A Friday at Teotihuacán

I am way behind on this blog. I have so many ideas for topics to write about and so little time to actually put them all down on paper. This entry – about an early summer daytrip to the archaeological zone of Teotihuacán – is a long time coming. Said daytrip took place two months ago (!), and I’m only just now reporting on it to you, Loyal Reader. (I will often wait a bit after visiting somewhere before commenting on a place to let its impressions fully soak in, but this is just ridiculous.)

As you probably know, Teotihuacán is a large complex of ruins near Mexico City that is most famous for its pyramids, the Pyramid of the Moon and the larger Pyramid of the Sun. You may even recall that I ranked it as #5 in my Top Ten Mexico – The Country blog entry of January 2013. At the time that list was compiled, it had actually been ten years since my last visit to Teotihuacán. My photographic memory for travel details is like, say, my dad’s memory for baseball statistics. That is to say, I remembered my original visit like it was yesterday, and remain confident that my #5 ranking is just about right. Still, ten years is far too long to go between visits to a place as magnificent as Teotihuacán, so it was on a Friday in early June, with previous plans having fallen through, that I decided to make up for lost time.

Getting to Teotihuacán is easy, but it can be time-consuming. Buses run at least hourly from Mexico City’s North Bus Station, and buses to the bus station pass within two blocks of my apartment. Convenient – except for the fact that the route passes through the city center – and at an absolute snail’s pace. I somehow made the connecting bus with literally minutes to spare and was seemingly on my way…until two additional security checks – including a full-body pat down of every male passenger on the bus – delayed us by 30 minutes. A traffic accident two-thirds of the way to the ancient city added yet another hour to the trip, and by the time the bus dropped me off at the site’s southern entrance, I was two hours later than originally anticipated.

But I made it! There were hardly any visitors as I explored the southernmost complex, La Ciudadela (the Citadel) with its Plumed Serpent Temple and Pyramid at the center. It is said that the supreme ruler of Teotihuacán resided here, and from the uppermost platforms of its pyramid he was afforded an impressive view of the much larger Pyramids of the Sun and Moon…a long walk to the north. I knew right away that there was no chance I was going to see everything.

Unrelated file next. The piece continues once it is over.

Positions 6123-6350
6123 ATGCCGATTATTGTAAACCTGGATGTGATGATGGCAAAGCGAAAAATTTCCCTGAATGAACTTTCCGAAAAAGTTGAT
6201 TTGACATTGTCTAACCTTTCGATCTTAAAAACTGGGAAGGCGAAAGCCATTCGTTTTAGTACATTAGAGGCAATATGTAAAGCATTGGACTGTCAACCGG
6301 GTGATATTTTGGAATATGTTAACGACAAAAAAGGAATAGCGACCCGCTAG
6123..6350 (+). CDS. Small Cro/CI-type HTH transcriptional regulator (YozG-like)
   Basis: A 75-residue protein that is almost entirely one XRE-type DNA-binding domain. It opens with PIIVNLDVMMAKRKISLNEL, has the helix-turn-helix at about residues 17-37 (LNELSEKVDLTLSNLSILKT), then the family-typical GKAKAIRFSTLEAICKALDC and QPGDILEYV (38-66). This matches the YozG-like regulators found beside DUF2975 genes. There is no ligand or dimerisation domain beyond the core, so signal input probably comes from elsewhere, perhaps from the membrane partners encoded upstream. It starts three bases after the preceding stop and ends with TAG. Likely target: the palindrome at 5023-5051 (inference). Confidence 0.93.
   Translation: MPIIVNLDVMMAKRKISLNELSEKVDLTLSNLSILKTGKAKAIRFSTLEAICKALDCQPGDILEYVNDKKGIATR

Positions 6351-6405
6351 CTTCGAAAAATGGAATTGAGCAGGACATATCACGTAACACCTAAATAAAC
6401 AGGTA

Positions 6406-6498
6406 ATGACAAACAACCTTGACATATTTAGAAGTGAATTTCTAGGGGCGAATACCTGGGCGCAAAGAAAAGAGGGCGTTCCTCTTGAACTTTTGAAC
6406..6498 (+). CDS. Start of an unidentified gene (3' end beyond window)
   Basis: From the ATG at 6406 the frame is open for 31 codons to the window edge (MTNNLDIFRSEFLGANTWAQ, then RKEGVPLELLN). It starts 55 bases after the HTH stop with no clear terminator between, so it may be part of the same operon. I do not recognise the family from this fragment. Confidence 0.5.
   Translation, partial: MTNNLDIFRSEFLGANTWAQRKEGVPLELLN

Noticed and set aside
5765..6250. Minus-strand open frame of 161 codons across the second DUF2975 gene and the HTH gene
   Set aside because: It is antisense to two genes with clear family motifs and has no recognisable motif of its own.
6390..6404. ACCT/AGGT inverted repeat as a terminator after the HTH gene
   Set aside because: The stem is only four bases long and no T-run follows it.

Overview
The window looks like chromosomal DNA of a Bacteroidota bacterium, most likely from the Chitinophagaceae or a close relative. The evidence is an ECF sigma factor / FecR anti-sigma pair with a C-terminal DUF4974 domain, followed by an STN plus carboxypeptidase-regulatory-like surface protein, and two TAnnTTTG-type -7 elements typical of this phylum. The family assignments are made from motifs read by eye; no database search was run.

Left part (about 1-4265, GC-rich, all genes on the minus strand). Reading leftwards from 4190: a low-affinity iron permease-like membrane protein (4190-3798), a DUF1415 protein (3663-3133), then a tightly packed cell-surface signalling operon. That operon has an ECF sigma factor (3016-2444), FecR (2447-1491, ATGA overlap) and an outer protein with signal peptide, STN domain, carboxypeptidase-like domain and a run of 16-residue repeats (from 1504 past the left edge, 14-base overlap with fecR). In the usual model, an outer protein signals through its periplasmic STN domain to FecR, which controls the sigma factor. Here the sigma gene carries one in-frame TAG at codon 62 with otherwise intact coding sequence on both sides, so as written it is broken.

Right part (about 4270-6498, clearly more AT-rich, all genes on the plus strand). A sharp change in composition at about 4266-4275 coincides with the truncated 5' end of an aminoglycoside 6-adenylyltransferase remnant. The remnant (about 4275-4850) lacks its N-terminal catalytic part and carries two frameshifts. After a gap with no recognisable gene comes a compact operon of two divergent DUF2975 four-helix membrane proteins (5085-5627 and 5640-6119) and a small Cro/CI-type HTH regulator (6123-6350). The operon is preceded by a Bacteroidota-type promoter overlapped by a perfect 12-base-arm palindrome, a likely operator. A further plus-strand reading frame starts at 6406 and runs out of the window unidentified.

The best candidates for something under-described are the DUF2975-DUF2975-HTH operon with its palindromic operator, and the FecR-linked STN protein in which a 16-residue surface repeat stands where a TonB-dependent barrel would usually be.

Calzada de los Muertos – the Avenue of the Dead – runs for over two miles and connects the Citadel with the northernmost area of the city. Some parts of the avenue are paved, and those sections were overtaken by stroller-pushing parents and their offspring. Further along the route, the avenue changes to dirt – with a healthy dose of stair-climbing thrown in for good measure – and I almost felt sorry for said parents as they had to fold their strollers and carry Junior in their arms. Almost. This stretch of the site is a series of low-rise building ruins, devoid of shade and a scorcher on a sunny day. I wore a baseball cap, but the back of my neck was roasted. To the left of these buildings, over a rise and out of sight, several small ruins exist that once functioned as palaces for the city’s various noblemen. Access to these palaces is via the complex’s ring road – too far to walk to and seldom visited as a result. I hope to get there next time.

As you continue north along the Avenue of the Dead, the Pyramid of the Sun looms ever larger. Afternoon thunderclouds were swirling overhead, covering the entire pyramid in shadows and creating an interesting look that made me take out my camera. I scrambled onto a ledge for some creative photography attempts, and immediately regretted leaving my tripod at home. (You know what I mean, ladies.) A group of four college students noticed my White Sox ball cap and rightly pegged me as an extranjero (foreigner). They approached me for help translating an English speaking exercise. Their English was pretty terrible but they seemed like good kids so I obliged them for perhaps 15 minutes. I decided not to tell them I was an English teacher as I figured they’d never let me leave. 🙂

As it happens, the clouds parted during this time and the sun returned. What better time to climb the 248 steps to the inclined summit of the Pirámide del Sol – Pyramid of the Sun, third-largest pyramid in the world. The view is impressive, to say the least, and as you gaze northwest you notice that the Pirámide de la Luna – Pyramid of the Moon – is still a long walk from here. Time to move on!

I had summited both pyramids on my inaugural visit in 2002, so I decided that before climbing the Pyramid of the Moon again, I’d try to visit at least one part of the site that I had missed the first time. El Palacio de Tepantitla – the Tepantitla Palace – is a small lump of ruins in which little more than a covered patio remains. This covered patio, however, boasts several impressive frescoes, depicting the Indian rain god Tláloc, his priests, and their followers. I am no expert on pre-Hispanic cultures and know little about the cult of Tláloc, but considering that these frescoes are essentially open to the elements – a roof and a curtain are little protection to a determined rain storm – they are remarkably well-preserved. As such, I’d hold them in the same league as the very reconstructed frescoes of the Knossos Palace in Crete. (How was that for a random comparison?)

As an FYI, Tepantitla Palace is located outside the site’s northeast entrance – a good 30 minute walk from the Avenue of the Dead. Admission is covered by your Teotihuacán site ticket, but going here basically robs you of a full hour that could be spent at the main complex of ruins. I am glad that I went, but I wouldn’t seek it out a second time.